|Paint (Trim/G Aeroraphics):||9/10|
|Overall Panel Fit:||9/10|
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Cyber Formula Asurada AKF-11 (Review)
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Cyber Formula SIN Ogre AN-21 (Review)
Roadster Racers Minnie (Review)
Betty Boop ‘39 Chevy Deluxe (Review)
Planes 2 Firefighter Dusty (Review)
Freedom Project Tricycle (Review)
Cyber Formula Super Asurada (Review)
Cyber Formula Asurada GSX (Review)
Karate Kommandos Corvette
Zootopia Police Cruiser (Review)
My Neighbor Totoro Catbus (Review)
Batman:TAS Batmobile (Review)
After the events of Future GPX Cyber Formula, Hayato Kazami has successfully defended his champion title in the 2021 Cyber Formula World Grand Prix XVI. Kazami's racing team announces a partnership with GIO Motors Inc., thus becoming Sugo GIO Grand Prix with Kazami driving the updated Asurada. When extra speed is required, the new Asurada is capable of reconfiguring itself from the Technical Circuit mode to either Aero Boost or Spiral Boost modes.
Befitting the fact that this is simply a reconfiguration of the previous Asurada, the box is nearly identical: still 10¾" (27cm) square and 4" (10cm) deep, a similar irregular window cut diagonally across the top of the box to show off the car, etc. The colors and arrangement is identical, save for having one less technical drawing thanks to the large space required to show off the image of the Spiral Boost mode engines. The inside of the box has a similar section of track and grassy field, but this time it's a straightaway (though they chose to put the track at right angles to the box, meaning that the car is canted with one back corner and one front corner in the grass).
The casting and paint continue Mega House's run of high quality cars, and in fact may literally contain parts recycled from the previous Asurada. The cockpit, wheels, chassis, and many of the upper fuselage components look identical, and would be a smart way of keeping continuity between releases. I have to assume that the only reason why this is not a set of alternate parts in that release à la the Ogre is that nothing between the upper and lower sections remained the same. the front wind is flatter and wider, the cockpit surround is not the fender tops, the waist is now wider and flatter, and the rear is now skirted and recolored, with different airfoils coming out the back. These are all very well done, with the expected sharp casting and fine paint work. The colors are the same as the Technical Circuit mode, with no sign of slop, chips, or bleed. It's one of Mega House's cleanest paint jobs, which is a very high bar. The lights are transparent yellow and the canopy is transparent blue. The chassis is dark metallic gray, and the wheels are bright gold with black hard plastic wheels. The cockpit is detailed with a separate steering wheel and seat belts, with good sharp casting.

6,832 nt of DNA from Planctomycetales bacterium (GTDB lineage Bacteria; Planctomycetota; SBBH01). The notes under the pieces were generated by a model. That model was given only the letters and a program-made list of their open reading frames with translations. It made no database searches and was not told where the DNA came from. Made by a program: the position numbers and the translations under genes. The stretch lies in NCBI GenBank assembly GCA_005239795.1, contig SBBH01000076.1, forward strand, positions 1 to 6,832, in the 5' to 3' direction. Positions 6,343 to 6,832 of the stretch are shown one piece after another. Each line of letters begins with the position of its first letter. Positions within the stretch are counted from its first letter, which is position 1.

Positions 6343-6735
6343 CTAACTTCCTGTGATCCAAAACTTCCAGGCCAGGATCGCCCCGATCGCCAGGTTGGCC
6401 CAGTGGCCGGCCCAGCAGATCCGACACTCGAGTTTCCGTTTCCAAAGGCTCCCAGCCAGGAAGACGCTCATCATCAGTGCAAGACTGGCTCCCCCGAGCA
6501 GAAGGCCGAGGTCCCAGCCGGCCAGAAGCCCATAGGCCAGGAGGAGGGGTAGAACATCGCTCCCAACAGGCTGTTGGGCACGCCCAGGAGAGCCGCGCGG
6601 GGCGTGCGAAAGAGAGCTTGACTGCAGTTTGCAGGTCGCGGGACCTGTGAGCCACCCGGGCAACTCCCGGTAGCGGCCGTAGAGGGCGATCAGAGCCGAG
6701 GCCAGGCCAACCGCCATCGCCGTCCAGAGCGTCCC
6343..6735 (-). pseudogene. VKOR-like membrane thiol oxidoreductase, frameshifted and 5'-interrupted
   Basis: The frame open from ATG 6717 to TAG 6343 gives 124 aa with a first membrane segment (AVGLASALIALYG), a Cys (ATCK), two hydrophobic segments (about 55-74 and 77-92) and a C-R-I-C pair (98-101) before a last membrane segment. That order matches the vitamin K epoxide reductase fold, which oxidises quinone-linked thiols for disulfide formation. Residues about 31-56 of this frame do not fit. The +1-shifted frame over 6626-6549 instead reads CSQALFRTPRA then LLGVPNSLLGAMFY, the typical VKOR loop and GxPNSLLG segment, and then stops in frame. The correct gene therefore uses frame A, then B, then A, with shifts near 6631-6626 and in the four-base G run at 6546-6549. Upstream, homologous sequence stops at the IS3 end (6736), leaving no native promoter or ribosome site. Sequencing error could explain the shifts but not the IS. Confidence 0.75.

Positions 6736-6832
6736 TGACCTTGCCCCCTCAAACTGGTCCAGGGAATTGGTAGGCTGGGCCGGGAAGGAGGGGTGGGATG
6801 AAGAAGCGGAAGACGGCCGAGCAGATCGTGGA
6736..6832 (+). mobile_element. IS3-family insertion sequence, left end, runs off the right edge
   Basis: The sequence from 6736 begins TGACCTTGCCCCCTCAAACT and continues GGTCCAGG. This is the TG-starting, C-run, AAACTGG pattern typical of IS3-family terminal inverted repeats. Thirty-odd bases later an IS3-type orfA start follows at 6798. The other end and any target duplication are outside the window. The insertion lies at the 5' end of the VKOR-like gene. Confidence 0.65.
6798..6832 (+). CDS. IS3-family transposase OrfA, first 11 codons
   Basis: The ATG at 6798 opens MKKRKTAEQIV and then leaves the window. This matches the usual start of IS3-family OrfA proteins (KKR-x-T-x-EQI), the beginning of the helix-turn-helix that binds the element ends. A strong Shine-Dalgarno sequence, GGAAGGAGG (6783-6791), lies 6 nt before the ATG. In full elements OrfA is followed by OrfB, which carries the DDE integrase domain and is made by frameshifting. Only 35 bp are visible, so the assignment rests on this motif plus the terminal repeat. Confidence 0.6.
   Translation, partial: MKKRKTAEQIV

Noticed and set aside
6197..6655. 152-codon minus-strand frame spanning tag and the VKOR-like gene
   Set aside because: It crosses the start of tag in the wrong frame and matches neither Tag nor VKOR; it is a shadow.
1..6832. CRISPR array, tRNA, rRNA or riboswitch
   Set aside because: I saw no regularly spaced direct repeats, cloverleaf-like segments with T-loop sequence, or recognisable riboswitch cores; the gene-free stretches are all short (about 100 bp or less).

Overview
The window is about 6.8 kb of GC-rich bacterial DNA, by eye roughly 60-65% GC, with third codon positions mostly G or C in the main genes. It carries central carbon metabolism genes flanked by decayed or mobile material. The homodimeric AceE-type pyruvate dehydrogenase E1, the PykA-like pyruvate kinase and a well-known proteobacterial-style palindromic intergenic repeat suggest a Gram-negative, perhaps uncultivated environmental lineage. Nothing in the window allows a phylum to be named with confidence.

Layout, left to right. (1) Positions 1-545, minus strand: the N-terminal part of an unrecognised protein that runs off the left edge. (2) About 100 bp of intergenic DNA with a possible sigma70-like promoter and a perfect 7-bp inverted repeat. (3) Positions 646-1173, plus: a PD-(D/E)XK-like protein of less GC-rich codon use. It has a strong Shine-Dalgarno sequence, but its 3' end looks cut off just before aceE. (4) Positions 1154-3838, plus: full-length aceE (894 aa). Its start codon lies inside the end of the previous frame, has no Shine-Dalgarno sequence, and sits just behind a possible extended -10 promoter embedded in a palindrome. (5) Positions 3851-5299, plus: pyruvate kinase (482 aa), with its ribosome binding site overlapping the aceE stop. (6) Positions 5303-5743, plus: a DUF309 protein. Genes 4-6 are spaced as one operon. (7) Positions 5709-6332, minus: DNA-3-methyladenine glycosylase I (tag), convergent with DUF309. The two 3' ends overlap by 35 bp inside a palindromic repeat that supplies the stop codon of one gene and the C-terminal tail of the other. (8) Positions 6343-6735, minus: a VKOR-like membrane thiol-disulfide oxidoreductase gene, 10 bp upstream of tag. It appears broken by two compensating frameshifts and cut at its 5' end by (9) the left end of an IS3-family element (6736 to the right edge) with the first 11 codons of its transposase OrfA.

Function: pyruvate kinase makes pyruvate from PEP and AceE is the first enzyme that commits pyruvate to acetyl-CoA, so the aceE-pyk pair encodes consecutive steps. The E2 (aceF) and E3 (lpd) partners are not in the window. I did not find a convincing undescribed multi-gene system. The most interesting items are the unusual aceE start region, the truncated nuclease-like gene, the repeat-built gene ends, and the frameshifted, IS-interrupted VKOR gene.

The only thing that changes on this car is the rear end: the engines can be swapped out to show the short tail versions, long tail versions, or fully open (Spiral Boost mode) versions. A pair of standoffs can be inserted to raise them off the rear deck. Additionally, the winglets behind the rear wheels can be replaced to point straight back or tipped up. Finally, a 1/24 scale vinyl figure of Hayato Kazami is included. This one is posed much like Bleed Kaga, taking a rest between races.
As a continuation of the Asurada AKF-0/G, it looks like a more elaborate parts swap and nothing more (which is a good thing). Scaling remains consistent with their other Future GPX Cyber Formula releases.
While the execution is very nearly flawless, this is possibly one of Mega House's weakest offerings thanks to the subject. It's essentially a modified reissue, and while I completely understand the reason for doing it this way it's still not as visually interesting as some other designs. The appeal may go up if you missed out on the previous Asurada, since this is a good representation of the Hero's main ride.
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